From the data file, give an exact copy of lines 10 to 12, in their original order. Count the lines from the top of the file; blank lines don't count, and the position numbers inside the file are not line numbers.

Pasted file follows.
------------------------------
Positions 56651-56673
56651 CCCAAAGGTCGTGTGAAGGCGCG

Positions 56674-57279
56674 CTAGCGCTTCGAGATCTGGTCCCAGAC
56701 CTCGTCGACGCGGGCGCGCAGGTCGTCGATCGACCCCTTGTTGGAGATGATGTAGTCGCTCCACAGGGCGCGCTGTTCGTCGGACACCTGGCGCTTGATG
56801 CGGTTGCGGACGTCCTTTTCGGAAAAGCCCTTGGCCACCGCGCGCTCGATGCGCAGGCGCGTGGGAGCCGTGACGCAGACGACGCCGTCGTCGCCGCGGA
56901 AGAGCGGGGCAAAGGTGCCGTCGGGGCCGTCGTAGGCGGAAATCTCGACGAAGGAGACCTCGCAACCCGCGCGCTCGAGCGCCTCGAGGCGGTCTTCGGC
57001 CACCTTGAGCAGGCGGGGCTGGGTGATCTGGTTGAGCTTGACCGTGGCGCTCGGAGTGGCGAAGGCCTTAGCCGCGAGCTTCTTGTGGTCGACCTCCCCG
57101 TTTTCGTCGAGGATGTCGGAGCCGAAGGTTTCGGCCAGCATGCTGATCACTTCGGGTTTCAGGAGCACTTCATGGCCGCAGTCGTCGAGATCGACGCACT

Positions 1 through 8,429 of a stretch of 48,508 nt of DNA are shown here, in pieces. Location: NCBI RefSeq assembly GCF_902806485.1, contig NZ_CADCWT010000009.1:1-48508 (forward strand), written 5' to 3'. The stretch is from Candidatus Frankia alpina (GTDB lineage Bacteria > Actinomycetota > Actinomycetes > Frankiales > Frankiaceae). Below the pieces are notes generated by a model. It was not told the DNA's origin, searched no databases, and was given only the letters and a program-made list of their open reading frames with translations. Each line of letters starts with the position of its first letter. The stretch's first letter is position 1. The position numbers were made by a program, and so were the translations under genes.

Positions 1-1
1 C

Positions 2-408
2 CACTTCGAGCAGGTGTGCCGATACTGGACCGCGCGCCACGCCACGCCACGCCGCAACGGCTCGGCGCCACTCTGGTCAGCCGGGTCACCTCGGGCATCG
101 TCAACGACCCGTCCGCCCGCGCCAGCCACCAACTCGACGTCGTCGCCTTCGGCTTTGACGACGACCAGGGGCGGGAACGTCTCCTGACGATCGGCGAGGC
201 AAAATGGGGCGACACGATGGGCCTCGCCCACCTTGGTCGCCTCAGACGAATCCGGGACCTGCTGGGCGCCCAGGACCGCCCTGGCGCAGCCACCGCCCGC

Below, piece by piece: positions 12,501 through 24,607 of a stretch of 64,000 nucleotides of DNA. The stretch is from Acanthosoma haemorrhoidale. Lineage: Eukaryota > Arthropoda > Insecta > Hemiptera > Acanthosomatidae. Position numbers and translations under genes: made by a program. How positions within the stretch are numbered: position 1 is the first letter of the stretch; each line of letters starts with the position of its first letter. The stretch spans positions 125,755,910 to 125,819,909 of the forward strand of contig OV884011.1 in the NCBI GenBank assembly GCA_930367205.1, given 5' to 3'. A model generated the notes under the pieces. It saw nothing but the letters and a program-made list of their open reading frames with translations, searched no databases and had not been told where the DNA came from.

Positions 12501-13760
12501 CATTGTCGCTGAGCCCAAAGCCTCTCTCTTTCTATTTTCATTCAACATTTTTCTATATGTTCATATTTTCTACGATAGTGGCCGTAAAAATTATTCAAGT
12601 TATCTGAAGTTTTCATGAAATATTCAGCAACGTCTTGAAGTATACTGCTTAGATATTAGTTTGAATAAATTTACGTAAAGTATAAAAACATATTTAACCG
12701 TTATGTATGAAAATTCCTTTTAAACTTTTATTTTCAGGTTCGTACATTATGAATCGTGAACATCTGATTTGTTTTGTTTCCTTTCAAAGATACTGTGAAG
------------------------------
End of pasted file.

Positions 1 through 8,429 of a stretch of 48,508 nt of DNA are shown here, in pieces. Location: NCBI RefSeq assembly GCF_902806485.1, contig NZ_CADCWT010000009.1:1-48508 (forward strand), written 5' to 3'. The stretch is from Candidatus Frankia alpina (GTDB lineage Bacteria > Actinomycetota > Actinomycetes > Frankiales > Frankiaceae). Below the pieces are notes generated by a model. It was not told the DNA's origin, searched no databases, and was given only the letters and a program-made list of their open reading frames with translations. Each line of letters starts with the position of its first letter. The stretch's first letter is position 1. The position numbers were made by a program, and so were the translations under genes.

Positions 1-1
1 C